May vows 'austerity is over' - but should we believe her?

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They want to support a party that is decent, moderate and patriotic.

May ended the governing Conservatives' annual conference with a call for the party to show that it "delivers on the issues (voters) care about and is comfortable with modern Britain in all its diversity".

Just hours after the Prime Minister appealed to the party to unite behind her plan, former Brexit minister Steve Baker, who quit over Chequers, urged her to avoid a political "accident" and rethink her approach to negotiations with Brussels.

Theresa May has now nailed not only her own colours, but also those of her whole party to the mast of HMS Chequers.

But while Mrs May made 10 mentions of the word "build", she did not mention "rebuild" once, unlike Mr Corbyn who said it 12 times.

European Union leaders have also rejected her proposal for Britain to remain closely economically aligned with the bloc, and gave her until a summit on October 18 to rework it.

Joking about her disastrous speech a year ago - when letters fell off the set and she had a coughing fit - Mrs May quipped: 'You'll have to excuse me if I cough - I've been up all night supergluing the backdrop'. In and of itself this is a great accomplishment, yet in order for the Tories (or any other government) to keep on building on it, we need to see solid plans and actual policy suggestions that would provide better resilience to the vulnerable newcomers in the labour force.

"I'm surprised I'm going to say it, but what I caught of the prime minister's closing speech, she positively surprised me", he told CNBC's "Squawk Box Europe" on Thursday. We have to make the arguments for free markets, for open economies, and we have to recognise in doing that, that for some people as I said on the steps of Downing Street back when I first became prime minister, they do feel that things haven't been working for everyone in the way that they should.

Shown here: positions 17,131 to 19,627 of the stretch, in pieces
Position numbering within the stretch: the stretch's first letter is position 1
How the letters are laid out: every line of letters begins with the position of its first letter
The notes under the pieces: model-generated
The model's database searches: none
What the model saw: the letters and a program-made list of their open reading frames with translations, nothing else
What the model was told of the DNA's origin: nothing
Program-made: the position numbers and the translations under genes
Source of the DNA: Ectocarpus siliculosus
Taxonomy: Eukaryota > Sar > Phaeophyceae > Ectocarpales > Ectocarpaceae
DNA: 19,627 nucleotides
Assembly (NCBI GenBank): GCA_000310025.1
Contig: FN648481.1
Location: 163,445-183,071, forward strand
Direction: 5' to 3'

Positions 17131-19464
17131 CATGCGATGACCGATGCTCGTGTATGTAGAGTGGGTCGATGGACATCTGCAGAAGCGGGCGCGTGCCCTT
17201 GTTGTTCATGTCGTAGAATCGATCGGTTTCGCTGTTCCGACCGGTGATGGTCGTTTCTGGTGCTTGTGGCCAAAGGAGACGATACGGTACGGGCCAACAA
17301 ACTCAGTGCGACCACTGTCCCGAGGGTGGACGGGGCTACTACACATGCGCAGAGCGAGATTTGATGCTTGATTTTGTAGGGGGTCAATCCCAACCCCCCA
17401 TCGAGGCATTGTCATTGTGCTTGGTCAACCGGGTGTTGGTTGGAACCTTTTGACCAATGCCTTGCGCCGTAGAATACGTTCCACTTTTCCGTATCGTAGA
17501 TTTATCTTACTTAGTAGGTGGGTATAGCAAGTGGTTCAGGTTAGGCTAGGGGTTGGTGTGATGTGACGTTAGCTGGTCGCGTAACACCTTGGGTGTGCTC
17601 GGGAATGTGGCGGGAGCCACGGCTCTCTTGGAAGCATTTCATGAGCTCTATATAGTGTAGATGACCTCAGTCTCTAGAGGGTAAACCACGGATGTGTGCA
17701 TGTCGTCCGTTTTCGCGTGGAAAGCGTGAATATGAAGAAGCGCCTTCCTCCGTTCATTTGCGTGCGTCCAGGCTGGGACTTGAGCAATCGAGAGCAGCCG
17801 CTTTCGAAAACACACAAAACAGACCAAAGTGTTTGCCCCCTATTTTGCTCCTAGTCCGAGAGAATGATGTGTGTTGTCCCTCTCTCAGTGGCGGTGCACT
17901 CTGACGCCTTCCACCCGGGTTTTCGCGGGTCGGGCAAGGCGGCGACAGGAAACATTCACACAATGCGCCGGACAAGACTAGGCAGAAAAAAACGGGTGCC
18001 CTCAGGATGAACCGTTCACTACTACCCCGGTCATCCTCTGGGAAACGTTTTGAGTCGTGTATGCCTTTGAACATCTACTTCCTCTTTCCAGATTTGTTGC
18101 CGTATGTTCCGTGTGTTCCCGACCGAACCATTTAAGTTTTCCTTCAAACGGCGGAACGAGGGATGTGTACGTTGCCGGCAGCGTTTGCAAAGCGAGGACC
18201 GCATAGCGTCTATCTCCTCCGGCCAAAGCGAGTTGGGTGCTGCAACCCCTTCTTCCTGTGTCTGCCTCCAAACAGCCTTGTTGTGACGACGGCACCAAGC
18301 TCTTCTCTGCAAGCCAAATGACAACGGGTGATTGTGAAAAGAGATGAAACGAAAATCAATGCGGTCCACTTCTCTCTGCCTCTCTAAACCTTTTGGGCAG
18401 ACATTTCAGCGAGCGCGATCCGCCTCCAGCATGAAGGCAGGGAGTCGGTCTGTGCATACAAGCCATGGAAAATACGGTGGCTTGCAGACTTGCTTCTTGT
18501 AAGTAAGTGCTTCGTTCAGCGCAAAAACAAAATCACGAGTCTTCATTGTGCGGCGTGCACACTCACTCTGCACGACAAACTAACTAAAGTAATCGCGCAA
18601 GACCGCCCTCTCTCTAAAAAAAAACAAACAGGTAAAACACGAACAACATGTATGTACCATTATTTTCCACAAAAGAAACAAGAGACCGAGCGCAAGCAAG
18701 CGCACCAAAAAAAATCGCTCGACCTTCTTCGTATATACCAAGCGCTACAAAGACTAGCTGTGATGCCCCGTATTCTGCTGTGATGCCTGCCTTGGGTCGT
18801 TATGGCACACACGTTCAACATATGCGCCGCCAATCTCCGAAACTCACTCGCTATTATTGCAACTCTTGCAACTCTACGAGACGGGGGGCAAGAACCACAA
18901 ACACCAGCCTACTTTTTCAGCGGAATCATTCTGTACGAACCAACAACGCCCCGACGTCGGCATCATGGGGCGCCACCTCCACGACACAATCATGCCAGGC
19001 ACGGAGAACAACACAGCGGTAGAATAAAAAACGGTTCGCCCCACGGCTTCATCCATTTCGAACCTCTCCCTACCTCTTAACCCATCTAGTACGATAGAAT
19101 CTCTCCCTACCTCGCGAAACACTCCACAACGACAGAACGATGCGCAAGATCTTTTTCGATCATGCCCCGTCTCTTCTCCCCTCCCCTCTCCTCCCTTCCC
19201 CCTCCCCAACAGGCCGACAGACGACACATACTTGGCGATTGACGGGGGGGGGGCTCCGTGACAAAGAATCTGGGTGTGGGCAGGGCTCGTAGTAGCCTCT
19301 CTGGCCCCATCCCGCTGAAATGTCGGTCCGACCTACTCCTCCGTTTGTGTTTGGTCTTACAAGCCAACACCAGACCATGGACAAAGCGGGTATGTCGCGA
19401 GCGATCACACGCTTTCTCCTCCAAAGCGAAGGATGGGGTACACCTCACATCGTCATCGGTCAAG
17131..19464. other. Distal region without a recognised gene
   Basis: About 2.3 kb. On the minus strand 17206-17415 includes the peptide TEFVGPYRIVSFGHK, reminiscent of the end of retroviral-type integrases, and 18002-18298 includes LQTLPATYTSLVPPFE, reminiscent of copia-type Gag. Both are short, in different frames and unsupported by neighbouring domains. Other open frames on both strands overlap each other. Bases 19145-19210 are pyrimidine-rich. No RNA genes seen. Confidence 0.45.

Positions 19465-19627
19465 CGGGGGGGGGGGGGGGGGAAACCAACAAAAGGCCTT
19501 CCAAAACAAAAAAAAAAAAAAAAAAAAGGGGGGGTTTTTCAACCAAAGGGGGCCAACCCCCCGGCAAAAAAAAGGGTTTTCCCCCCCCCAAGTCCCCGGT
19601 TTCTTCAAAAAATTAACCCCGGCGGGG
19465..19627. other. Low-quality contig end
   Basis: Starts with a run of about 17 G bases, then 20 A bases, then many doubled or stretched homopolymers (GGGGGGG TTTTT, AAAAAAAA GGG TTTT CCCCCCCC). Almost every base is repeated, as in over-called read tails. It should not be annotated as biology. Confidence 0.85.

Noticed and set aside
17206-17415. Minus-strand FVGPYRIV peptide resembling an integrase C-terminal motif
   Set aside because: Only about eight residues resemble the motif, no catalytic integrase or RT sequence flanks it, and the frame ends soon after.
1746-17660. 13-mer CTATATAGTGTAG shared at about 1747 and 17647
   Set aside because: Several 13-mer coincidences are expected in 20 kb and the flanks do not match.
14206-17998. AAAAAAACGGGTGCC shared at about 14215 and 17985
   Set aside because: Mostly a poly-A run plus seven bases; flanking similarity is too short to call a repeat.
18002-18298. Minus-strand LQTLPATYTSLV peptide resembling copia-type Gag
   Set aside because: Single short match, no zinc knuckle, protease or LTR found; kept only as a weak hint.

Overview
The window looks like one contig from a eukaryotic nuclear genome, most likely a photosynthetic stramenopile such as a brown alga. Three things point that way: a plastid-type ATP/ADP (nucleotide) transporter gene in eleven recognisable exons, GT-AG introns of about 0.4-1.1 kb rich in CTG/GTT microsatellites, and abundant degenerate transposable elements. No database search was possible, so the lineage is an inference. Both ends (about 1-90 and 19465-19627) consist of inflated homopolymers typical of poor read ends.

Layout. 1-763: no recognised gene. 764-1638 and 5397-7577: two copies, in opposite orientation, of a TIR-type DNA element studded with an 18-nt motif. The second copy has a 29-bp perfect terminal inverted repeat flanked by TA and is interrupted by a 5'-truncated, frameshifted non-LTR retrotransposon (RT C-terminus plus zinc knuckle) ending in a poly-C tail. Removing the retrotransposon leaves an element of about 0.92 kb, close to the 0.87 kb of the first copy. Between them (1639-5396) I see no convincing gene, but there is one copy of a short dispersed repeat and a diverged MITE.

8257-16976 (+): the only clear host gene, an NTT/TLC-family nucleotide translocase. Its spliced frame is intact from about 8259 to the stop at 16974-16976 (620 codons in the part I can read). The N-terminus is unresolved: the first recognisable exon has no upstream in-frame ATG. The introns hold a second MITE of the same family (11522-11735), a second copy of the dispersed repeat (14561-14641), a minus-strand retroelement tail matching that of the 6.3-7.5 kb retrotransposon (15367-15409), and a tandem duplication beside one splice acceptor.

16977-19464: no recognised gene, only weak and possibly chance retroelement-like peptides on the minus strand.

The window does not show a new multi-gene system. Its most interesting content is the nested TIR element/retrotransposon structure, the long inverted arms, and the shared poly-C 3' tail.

How are we then expected to make the most out of the "infinite range of opportunities" ahead of us? "It is in the national interest", she told the conference Wednesday.

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A group of children who live at the orphanage and had been waiting for their American visitor broke into song and dance. It didn't take long for the typically reserved USA first lady to dive fully into the moment.

Theresa May speaks during the Conservative Party Conference in Birmingham. The June 2016 referendum on leaving the European Union exposed deep ideological divisions within the party (and, needless to say, the country as a whole) and May has struggled to unite party members, and her own Cabinet, around her Brexit proposals. Nevertheless, factional agitating in the Conservative Party continues, depleting May's opponents of political energy and capital.

May later lamented: "What has befallen Labour is a national tragedy", while audaciously borrowing slogans from two prominent faces of Labour.

France's Europe minster Nathalie Loiseau yesterday said the country would prefer Britain crash out of the bloc without a deal rather than accept a compromise which undermined the EU.

She argues that her plan is the only way to avoid customs checks along the now invisible border between the U.K.'s Northern Ireland and European Union member Ireland - a development that would be troublesome for residents and businesses on both sides, and could undermine Northern Ireland's peace process.

THERESA May has nicked Jeremy Corbyn's campaign slogan - rejigging it to tell her party she wants "everyone" in Britain.

She will re-iterate her commitment to helping people on low incomes by ruling out any increase in fuel duty in the Budget on 29 October.

"Emotional arguments that stress the issue of dignity sound attractive, but they do not facilitate agreement".

There was also the promise that, should Brexit go well, as in, May's way, public sector workers who've had their pay frozen would see that thaw, because 'after a decade of austerity people need to know their hard work has paid off'.